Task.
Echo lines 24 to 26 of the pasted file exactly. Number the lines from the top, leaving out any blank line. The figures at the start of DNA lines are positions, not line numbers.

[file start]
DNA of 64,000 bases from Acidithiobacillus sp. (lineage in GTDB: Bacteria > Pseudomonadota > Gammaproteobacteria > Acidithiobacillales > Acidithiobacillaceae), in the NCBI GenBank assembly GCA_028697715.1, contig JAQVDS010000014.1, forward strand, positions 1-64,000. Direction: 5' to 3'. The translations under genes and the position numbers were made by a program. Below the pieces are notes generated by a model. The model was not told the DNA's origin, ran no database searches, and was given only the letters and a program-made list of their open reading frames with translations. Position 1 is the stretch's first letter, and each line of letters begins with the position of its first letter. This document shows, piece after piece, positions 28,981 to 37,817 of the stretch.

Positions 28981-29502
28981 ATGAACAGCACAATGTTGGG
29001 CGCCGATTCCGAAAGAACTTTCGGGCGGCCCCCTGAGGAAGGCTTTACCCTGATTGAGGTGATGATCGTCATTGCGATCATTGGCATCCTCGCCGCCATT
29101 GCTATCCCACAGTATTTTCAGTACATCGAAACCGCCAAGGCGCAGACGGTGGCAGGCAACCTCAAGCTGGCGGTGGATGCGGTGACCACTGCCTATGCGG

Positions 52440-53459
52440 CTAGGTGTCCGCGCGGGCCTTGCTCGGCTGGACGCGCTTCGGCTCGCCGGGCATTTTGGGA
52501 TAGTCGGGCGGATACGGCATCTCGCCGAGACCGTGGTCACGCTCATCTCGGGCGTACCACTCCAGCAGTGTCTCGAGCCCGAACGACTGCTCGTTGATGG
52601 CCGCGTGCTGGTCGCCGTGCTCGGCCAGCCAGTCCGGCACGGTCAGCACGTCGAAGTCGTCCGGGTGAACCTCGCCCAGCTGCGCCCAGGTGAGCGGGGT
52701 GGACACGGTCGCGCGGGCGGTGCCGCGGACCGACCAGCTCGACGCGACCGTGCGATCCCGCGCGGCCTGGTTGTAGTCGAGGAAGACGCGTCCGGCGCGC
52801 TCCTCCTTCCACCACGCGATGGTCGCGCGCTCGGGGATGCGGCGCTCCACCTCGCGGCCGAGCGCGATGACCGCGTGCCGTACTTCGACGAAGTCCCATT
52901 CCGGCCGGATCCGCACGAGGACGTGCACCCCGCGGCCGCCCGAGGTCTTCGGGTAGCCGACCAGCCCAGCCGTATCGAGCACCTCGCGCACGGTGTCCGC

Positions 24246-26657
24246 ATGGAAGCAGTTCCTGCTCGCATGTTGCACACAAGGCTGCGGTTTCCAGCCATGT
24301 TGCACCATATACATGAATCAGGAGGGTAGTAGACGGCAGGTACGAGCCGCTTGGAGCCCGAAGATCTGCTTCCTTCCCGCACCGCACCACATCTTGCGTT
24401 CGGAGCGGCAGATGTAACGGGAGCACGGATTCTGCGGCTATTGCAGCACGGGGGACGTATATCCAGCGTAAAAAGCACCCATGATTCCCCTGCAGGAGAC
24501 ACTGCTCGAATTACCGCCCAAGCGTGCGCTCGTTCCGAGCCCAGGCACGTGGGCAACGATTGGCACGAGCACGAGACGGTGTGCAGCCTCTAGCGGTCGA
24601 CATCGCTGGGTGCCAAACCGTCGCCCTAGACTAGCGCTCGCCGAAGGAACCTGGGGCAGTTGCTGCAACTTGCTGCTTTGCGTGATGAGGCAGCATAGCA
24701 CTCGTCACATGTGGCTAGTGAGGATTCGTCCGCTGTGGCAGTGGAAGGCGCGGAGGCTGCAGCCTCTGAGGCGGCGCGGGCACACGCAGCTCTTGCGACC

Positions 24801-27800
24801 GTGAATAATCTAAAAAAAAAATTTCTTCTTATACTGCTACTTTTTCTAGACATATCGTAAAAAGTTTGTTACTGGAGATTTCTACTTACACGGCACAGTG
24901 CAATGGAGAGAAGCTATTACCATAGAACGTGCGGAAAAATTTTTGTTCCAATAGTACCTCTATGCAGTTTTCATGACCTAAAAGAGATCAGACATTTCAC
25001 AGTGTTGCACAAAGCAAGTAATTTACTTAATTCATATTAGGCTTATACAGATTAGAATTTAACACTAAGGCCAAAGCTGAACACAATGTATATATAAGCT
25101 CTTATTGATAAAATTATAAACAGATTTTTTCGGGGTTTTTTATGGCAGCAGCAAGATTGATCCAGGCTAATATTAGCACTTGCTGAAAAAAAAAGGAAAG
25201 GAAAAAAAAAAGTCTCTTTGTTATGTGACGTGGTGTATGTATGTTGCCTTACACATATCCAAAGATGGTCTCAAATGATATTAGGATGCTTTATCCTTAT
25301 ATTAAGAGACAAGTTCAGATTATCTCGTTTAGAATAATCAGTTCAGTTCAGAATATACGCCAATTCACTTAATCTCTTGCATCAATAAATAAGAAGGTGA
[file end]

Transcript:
25101 CTTATTGATAAAATTATAAACAGATTTTTTCGGGGTTTTTTATGGCAGCAGCAAGATTGATCCAGGCTAATATTAGCACTTGCTGAAAAAAAAAGGAAAG
25201 GAAAAAAAAAAGTCTCTTTGTTATGTGACGTGGTGTATGTATGTTGCCTTACACATATCCAAAGATGGTCTCAAATGATATTAGGATGCTTTATCCTTAT
25301 ATTAAGAGACAAGTTCAGATTATCTCGTTTAGAATAATCAGTTCAGTTCAGAATATACGCCAATTCACTTAATCTCTTGCATCAATAAATAAGAAGGTGA